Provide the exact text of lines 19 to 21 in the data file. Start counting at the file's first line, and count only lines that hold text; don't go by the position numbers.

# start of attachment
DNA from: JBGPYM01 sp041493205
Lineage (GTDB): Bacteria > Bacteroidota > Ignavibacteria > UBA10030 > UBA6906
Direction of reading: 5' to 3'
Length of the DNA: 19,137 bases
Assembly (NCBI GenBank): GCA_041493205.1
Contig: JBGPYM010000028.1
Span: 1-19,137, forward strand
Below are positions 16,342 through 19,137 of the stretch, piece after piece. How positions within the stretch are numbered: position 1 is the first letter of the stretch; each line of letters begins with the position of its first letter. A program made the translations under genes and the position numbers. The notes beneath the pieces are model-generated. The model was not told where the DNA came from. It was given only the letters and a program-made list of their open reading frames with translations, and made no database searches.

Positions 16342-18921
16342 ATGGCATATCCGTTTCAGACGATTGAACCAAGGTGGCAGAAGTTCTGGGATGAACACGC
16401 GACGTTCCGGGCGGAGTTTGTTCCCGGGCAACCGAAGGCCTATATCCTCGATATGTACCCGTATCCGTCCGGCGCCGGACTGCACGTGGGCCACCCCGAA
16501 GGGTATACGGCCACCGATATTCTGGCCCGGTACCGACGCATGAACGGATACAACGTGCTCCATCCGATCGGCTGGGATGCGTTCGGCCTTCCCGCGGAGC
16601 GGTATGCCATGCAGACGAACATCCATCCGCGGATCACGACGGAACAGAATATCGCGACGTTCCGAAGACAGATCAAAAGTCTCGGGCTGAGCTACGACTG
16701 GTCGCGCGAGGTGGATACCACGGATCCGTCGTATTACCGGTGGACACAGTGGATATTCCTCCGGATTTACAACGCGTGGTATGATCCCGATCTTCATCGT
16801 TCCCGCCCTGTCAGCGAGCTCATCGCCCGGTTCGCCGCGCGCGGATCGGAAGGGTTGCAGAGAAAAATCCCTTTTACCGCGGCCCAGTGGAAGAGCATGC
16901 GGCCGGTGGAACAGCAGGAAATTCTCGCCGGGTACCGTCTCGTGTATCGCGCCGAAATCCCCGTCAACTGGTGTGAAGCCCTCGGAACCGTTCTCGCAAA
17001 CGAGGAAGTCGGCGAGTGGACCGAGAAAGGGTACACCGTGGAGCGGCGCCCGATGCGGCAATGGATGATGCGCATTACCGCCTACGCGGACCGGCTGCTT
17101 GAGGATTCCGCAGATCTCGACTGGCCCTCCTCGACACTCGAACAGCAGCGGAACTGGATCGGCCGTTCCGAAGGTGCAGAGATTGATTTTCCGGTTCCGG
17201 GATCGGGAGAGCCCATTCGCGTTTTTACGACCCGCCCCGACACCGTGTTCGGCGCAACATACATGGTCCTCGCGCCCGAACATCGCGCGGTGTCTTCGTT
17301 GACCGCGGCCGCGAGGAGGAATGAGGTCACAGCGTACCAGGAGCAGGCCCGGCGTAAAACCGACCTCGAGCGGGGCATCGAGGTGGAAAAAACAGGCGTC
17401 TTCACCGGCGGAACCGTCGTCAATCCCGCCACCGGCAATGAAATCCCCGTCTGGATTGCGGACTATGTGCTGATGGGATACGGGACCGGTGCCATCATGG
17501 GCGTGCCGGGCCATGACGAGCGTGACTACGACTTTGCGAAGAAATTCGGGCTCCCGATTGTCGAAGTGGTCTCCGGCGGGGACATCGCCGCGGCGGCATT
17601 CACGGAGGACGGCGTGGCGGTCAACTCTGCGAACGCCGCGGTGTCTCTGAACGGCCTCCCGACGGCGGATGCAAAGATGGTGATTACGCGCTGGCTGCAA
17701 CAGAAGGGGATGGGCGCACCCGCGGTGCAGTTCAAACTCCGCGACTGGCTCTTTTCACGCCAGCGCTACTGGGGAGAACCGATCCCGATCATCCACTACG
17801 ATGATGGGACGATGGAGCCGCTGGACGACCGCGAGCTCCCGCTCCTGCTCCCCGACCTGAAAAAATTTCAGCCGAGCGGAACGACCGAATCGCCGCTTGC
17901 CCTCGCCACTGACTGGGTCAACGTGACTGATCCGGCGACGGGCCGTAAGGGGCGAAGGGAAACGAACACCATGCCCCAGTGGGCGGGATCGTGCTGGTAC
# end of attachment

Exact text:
17201 GATCGGGAGAGCCCATTCGCGTTTTTACGACCCGCCCCGACACCGTGTTCGGCGCAACATACATGGTCCTCGCGCCCGAACATCGCGCGGTGTCTTCGTT
17301 GACCGCGGCCGCGAGGAGGAATGAGGTCACAGCGTACCAGGAGCAGGCCCGGCGTAAAACCGACCTCGAGCGGGGCATCGAGGTGGAAAAAACAGGCGTC
17401 TTCACCGGCGGAACCGTCGTCAATCCCGCCACCGGCAATGAAATCCCCGTCTGGATTGCGGACTATGTGCTGATGGGATACGGGACCGGTGCCATCATGG